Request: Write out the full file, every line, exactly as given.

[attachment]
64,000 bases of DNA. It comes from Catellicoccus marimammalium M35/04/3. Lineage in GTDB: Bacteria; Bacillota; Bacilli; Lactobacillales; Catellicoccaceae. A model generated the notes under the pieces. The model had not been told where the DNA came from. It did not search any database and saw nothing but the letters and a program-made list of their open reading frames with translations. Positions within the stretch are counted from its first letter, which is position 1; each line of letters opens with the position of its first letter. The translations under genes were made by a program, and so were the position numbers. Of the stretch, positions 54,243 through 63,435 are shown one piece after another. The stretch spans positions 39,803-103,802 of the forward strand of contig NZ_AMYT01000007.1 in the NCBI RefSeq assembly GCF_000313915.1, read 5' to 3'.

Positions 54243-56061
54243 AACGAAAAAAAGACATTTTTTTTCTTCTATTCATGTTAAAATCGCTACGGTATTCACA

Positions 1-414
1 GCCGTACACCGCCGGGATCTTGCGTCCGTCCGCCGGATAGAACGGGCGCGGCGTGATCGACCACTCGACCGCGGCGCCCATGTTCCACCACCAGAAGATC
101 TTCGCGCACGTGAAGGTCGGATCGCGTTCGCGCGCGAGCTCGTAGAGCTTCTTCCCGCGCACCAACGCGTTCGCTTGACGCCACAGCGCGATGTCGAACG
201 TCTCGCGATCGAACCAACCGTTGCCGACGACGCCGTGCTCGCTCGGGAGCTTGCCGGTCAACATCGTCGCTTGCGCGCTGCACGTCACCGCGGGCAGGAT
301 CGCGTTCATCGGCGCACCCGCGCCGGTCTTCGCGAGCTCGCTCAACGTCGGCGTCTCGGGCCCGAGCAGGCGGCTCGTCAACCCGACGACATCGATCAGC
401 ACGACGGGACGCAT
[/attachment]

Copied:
64,000 bases of DNA. It comes from Catellicoccus marimammalium M35/04/3. Lineage in GTDB: Bacteria; Bacillota; Bacilli; Lactobacillales; Catellicoccaceae. A model generated the notes under the pieces. The model had not been told where the DNA came from. It did not search any database and saw nothing but the letters and a program-made list of their open reading frames with translations. Positions within the stretch are counted from its first letter, which is position 1; each line of letters opens with the position of its first letter. The translations under genes were made by a program, and so were the position numbers. Of the stretch, positions 54,243 through 63,435 are shown one piece after another. The stretch spans positions 39,803-103,802 of the forward strand of contig NZ_AMYT01000007.1 in the NCBI RefSeq assembly GCF_000313915.1, read 5' to 3'.

Positions 54243-56061
54243 AACGAAAAAAAGACATTTTTTTTCTTCTATTCATGTTAAAATCGCTACGGTATTCACA

Positions 1-414
1 GCCGTACACCGCCGGGATCTTGCGTCCGTCCGCCGGATAGAACGGGCGCGGCGTGATCGACCACTCGACCGCGGCGCCCATGTTCCACCACCAGAAGATC
101 TTCGCGCACGTGAAGGTCGGATCGCGTTCGCGCGCGAGCTCGTAGAGCTTCTTCCCGCGCACCAACGCGTTCGCTTGACGCCACAGCGCGATGTCGAACG
201 TCTCGCGATCGAACCAACCGTTGCCGACGACGCCGTGCTCGCTCGGGAGCTTGCCGGTCAACATCGTCGCTTGCGCGCTGCACGTCACCGCGGGCAGGAT
301 CGCGTTCATCGGCGCACCCGCGCCGGTCTTCGCGAGCTCGCTCAACGTCGGCGTCTCGGGCCCGAGCAGGCGGCTCGTCAACCCGACGACATCGATCAGC
401 ACGACGGGACGCAT